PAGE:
When I'm not working, I like to spend my introverted time baking sweets and completing craft projects, and my extroverted time with my partner and friends, preferably outside surrounded by trees.
Dr. Elias Rosenblatt, Postdoctoral Researcher (he/him)
My research interests focus on the intersection of wildlife populations and human development and activity to identify anthropogenic drivers of wildlife population dynamics. I am particularly interested in studying species and systems that are not well-understood to provide decision-makers with baseline data and inferences that inform management planning and future research. My current research focuses on developing knowledge surrounding SARS-CoV2 transmission in wildlife communities, and modeling potential pathways for future zoonotic transmission.
While not contemplating wildlife disease and conservation, I run a small, diversified farm with my family, and enjoy the seasons running, hiking, climbing, skiing, fishing, and hunting.
Eamon Caffrey, Undergraduate Researcher (he/him)
My research interests focus on how various threatened and endangered species respond to human development and anthropogenic factors that alter wildlife population dynamics. As an undergraduate, I am still discovering new passions and interests in the field of wildlife management, however, I am currently interested in how expanding residential neighborhoods along the shorelines of Cape Cod, Massachusetts impact the populations of the state threatened Diamondback Terrapin turtles that reside there. My current research, being done alongside the Eastham Conservation Foundation, is focused on assessing the impacts that substrate and insect composition have on Diamondback Terrapin nest success in the estuarine dunes of Eastham, Massachusetts. From this work, I hope to potentially propose management strategies that can boost both the nest success rate and overall population stability of Terrapins in this area.
In my free time I enjoy kayaking, fishing, archery, playing soccer, and napping.
Jess Fish, Undergraduate Researcher (she/they)
My interests in the field of ecology are centered around how forest composition, health, and management impact the population dynamics of amphibians and reptiles as well as other vertebrate species. Currently, I am working on research examining how species composition and density of forest trees are associated with the abundance and distribution of the eastern red-backed salamander in UVM’s Jericho Research Forest.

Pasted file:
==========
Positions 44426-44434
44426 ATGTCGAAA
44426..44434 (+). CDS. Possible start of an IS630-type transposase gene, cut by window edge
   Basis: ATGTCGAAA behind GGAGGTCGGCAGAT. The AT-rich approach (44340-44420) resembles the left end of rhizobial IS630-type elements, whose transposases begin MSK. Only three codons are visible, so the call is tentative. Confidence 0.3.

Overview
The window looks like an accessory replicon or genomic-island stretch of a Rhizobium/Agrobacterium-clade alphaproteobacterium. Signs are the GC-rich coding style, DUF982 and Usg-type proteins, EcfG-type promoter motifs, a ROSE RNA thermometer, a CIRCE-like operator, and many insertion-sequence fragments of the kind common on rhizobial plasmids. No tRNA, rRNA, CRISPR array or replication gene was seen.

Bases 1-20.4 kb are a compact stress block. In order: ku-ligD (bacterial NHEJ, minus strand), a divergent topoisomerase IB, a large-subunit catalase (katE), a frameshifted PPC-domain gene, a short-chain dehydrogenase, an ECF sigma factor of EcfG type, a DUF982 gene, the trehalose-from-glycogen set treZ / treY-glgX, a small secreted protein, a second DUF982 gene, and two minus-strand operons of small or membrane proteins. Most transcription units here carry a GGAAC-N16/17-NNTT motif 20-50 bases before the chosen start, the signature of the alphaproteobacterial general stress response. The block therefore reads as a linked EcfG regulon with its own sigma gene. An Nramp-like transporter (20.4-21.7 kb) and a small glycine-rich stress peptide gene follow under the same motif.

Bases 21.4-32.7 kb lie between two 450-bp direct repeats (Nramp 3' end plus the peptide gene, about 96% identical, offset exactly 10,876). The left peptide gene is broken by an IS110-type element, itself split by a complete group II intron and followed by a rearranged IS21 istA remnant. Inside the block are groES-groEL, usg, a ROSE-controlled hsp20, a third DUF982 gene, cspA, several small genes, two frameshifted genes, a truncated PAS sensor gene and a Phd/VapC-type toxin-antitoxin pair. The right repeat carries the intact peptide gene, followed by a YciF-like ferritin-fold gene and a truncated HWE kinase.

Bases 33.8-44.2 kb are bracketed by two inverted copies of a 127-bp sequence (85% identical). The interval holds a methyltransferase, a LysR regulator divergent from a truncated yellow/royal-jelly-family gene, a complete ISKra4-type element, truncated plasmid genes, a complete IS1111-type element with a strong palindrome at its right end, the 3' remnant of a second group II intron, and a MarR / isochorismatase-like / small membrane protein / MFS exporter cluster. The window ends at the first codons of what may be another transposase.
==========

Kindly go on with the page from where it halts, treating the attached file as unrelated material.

In my free time I enjoy going on hikes that involve stopping every 5 minutes to listen to birds or look at plants, fiber arts such as sewing and embroidery, and hanging out at the library.
Our Lab Alumni
Lindsey Pekurny graduated with her MS in Spring 2022. Lindsey now works for the National Park Service .
My science is motivated by applied research questions, though the findings often have broad ecological implications. I use carefully designed field studies, laboratory experiments, and model-based techniques to make sense of complicated systems.
Understanding species distributions
Where do we find populations, and why?
Studying populations in flux gives us an opportunity to learn what our world might look like in the future. Some changes happen quickly, for instance when populations are exposed to a novel pathogen. Other changes might be more gradual, as processes like competition or climate slowly cause shifts in species ranges. Whether studying an invader, a population under siege, or a community of species, we can use a variety of tools to understand why populations are shifting and what we might be able to do about it.
Working closely with resource managers yields important insights about the complexities of management decision-making. Developing frameworks that identify plausible management actions for meeting objectives can streamline conservation action. Recently, I have worked on identifying optimal management strategies in amphibian disease systems, which may involve translocations and reintroductions.
Amphibian disease dynamics
Amphibians worldwide are declining at unprecedented rates. An invasive fungus is one culprit that is doing damage in the Rocky Mountains. Though once common in Colorado, the state-endangered boreal toad has disappeared from many high-elevation wetlands coincident with the arrival of the amphibian chytrid fungus. My research identifies the factors that make some boreal toad populations more susceptible to disease than others, and also investigates how to detect the fungus where amphibians no longer exist.
PUBLICATIONS (peer-reviewed publications, popular press articles, and book chapters)
K. Smalling, B.A. Mosher, et al. Site- and individual-level contamination affects infection prevalence of an emerging infectious disease of amphibians. Environmental Chemistry and Toxicology. Accepted.
Mosher, B.A., Doherty Jr, P., Atwood, J., Corey, K., & Collins, C. (2021). Evidence of long-term declines in Island Scrub-Jay vital rates. Avian Conservation and Ecology, 16(2).
A.M. Verrilli, N.F. Leibman, A.E. Hohenhaus, and B.A. Mosher. Safety and efficacy of a ribose-cysteine supplement to increase erythrocyte glutathione concentration in healthy dogs. 2021. American Journal of Veterinary Medicine, 82(8).
D. Grear, B.A. Mosher, et al., Evaluation of regulatory action and surveillance as preventive risk-mitigation to an emerging global amphibian pathogen Batrachochytrium salamandrivorans (Bsal). 2021. Biological Conservation. 260, 109222..